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CITY GIRL: Let Kanyari be, you hypocrites!

Call him what you want: an avuncular crook; a gesticulating figure who chants prayer and charms the dimes off the have-nots; a flock-fleecing shepherd; the man of cloth who defrocks his flock for a “divine” bosom touch.

His mother calls him Kanyari the victor. His followers call him father. I call him Kanyari. And he called me one Tuesday at 6am to book an interview at 10 a.m the same day.

A little flashback first. An exposé on him was aired on KTN the previous Sunday and I called him on Monday seeking an interview.

He never picked my calls, but he saw my message and called back the next day at daybreak.

“Let us meet in my church in Nyamakima along River Road at 10am,” he told me.

At 10am, my colleague and I were strolling the busy River Road, clutching our purses tightly amid curious stares. I called Kanyari. “Kanisa iko wapi? Niko hapa Nyamakima (Where is the church? I am at Nyamakima).”

Aaaah…hata nilisahau. Leo sikuwa nikuje kwa kanisa. Fanya hivi, kuja hapa Greenspan Mall, Donholm. Si unapajua? (Aaaah, I forgot. Today I wasn’t coming to the church. Come to Greenspan Mall in Donholm. You know the place, right?)” he replied.

“By the way, mko wangapi?” he asked, seeking to know how many we were.


I told him it was just the photographer and I. He sounded excited that two female journalists were coming to interview him. Or was it just my imagination?

We hopped into a car and found our way through Jogoo Road to Greenspan Mall. I called Kanyari to let him know that I was waiting for him at the mall’s parking lot.

A young woman answered the phone: “Pastor anakuja, ngoja.” (The pastor will be there, wait).

We waited. It must have been 10 minutes later when a black Range Rover Sport pulled up at the parking.

I instantly knew it was him. I hurriedly walked to the car, lest he changes his mind and drives off.

It was him alright, in a red and white checked short-sleeved shirt, black trousers and a black pair of shoes. His hair was unkempt, his beard unshaved.

A woman in her 20s was accompanying him. No, it wasn’t Betty Bayo, his wife, the gospel musician who denounced him. I smiled at her and asked for her name. She recoiled and stared at her phone, a mulika mwizi.

The interview began, and it was during that when I realised exactly why Kanyari is such a people magnet.

You see, Kanyari is not a very educated man. He must have dropped out of Form Two, if my memory serves me right. He didn’t bother with vocational college either.


But what he lacks in his academic arsenal, he makes up for it in his impeccable oratory skill.

Kanyari may be rich, but his greatest strength lies in what money cannot buy — charisma. He may lack a Bachelor’s degree in Economics, but he is a master of “peoplenomics”.

He is a people reader, with an eagle’s sharp instinct and swiftness to turn every opportunity into a money-minting venture.

In fact, his command of English is so pathetic that I had to tell him not to bother speaking the language. We comfortably did the interview in Kiswahili and Gikuyu.

He is a charmer, this man Kanyari. He is funny and witty. He made me relax and we chatted like we shared a bicycle in childhood.

Kanyari maintains eye contact and listens to you. He lets you finish your point, nodding as you ask questions, especially those he doesn’t intend to answer.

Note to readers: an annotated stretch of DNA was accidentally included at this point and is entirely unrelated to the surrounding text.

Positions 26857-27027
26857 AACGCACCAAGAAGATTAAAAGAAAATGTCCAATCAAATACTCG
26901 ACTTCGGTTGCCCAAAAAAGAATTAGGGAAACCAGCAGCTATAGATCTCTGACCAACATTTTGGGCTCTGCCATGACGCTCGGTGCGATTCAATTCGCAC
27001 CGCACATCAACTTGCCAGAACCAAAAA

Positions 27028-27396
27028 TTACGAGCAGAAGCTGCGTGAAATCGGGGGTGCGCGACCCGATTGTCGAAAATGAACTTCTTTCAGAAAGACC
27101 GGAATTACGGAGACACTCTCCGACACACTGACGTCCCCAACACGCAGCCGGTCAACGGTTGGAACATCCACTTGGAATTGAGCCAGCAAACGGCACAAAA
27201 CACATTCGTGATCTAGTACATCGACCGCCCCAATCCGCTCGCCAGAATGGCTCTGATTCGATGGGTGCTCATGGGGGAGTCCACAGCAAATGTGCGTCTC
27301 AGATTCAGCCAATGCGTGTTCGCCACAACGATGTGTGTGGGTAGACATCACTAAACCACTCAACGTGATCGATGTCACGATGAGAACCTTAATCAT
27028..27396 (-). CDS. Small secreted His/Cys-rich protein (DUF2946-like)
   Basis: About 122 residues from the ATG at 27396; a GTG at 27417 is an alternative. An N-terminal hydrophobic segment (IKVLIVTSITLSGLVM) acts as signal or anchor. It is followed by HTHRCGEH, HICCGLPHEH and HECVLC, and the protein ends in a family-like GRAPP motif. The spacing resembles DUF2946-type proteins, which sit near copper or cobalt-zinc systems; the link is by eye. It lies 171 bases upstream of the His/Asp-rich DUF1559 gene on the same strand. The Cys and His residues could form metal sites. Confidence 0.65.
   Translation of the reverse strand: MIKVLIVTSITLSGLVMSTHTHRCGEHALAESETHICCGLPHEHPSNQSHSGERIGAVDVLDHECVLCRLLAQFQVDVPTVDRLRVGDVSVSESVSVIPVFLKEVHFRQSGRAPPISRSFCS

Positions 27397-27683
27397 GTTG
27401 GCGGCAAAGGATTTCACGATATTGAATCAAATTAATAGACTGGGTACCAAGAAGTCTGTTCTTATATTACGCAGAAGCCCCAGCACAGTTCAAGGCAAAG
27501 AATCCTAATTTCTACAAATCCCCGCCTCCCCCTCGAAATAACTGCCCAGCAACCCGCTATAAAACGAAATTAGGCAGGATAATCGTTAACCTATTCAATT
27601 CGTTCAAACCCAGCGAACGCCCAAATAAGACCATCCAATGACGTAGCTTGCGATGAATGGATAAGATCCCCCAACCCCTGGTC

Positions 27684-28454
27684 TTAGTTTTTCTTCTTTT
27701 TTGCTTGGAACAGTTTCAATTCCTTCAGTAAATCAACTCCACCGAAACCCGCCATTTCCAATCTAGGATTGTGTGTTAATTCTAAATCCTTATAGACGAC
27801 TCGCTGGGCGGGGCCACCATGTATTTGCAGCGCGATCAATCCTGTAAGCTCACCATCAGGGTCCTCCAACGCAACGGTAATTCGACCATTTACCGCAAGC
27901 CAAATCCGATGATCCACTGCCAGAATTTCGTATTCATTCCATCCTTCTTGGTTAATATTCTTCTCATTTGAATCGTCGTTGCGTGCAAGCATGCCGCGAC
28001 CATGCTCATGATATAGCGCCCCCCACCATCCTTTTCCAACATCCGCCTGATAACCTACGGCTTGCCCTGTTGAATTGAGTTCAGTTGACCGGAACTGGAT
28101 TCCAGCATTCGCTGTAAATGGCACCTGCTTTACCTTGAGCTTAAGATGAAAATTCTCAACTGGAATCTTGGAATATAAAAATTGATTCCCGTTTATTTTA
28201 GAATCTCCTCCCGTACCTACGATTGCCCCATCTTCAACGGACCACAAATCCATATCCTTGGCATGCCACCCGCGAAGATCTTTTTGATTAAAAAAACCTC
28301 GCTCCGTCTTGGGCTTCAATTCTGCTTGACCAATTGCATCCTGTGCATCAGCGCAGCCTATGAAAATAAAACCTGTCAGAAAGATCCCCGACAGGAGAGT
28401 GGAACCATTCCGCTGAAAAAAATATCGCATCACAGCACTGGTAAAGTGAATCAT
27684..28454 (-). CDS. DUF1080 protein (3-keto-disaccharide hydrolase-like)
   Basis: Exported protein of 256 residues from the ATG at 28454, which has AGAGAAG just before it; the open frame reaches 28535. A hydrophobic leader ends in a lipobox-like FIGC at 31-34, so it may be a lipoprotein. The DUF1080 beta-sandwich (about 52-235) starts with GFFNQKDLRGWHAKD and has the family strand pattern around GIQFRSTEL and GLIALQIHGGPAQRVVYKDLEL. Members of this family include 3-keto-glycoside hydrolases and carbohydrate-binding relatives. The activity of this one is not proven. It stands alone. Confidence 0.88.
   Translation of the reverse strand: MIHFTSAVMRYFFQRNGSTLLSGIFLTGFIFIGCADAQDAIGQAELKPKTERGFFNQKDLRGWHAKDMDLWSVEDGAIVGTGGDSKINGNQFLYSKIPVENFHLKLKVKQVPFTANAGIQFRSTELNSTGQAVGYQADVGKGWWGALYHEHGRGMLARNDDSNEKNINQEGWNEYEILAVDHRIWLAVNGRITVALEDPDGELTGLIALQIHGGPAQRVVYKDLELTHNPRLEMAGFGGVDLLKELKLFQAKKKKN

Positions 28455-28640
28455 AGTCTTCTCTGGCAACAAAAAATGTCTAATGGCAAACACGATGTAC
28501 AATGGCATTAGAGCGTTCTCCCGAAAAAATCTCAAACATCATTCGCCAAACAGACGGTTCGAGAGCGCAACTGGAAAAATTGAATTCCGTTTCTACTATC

He has a beautiful smile and a glint in his eye. He is sometimes naughty and will wink at you. The glint and wink aside, I saw something in his eyes — the fear of getting arrested.


He will charm your warts away. He is every journalist’s dream come true. He will tell you what you want to hear, giving you valuable quotes: “Oh yes, I bought this Ranger Rover from the seed money I get from the church. But I don’t force people to tithe, they do it voluntarily.”

I asked him how much money he fetches per “miracles” television show. On a good day, after paying his bills, he will pocket Sh500,000, he told me.

I swallowed hard and smiled, nodding to keep him talking. And talk he did, and we got one of the most interesting stories I have ever written in my short journalism career. 

When he showed up on Churchill Show recently, the audience went crazy and the Internet was on fire, with Kanyari trending on Twitter for about three days continuously.

The bile and vitriol was palpable. How could Churchill invite Kanyari, that thief who steals from the innocent and touches women’s breasts, to his show? It is a family show!

Oh Lord Jesus come down, this is blasphemy! May the Lord forgive Churchill and NTV, for they know not what they are doing! “Mock not the Lord!” they chanted as they threw rocks at the comedian.

I was amazed at the level of hypocrisy among the “twitterati”, the phoney people tweeting from their phones who did not see the irony of castigating Kanyari when they attend contemporary churches owned by enterprising individuals with fake American accents.


Kanyari’s church may be in Nyamakima and his congregation maybe your house help or a lower caste, but there are several high profile Kanyaris who own churches in leafy suburbs, where you, the educated folk, flock.

The mockery of God and the daylight robbery happening in Nyamakima is replicated in some well heeled individually owned churches on Forest Road, Lang’ata Road and Karen.

You condemn his congregation for being so blind as to send Sh310 for a miracle, but you are funding expensive golf trips in South Africa and bankrolling princely lifestyles.

You are all modern day Sadducees and Pharisees. You see? And I am not defending Kanyari. In fact, I had the overwhelming urge to head-butt him during the interview, but my Presbyterian properness wouldn’t allow me.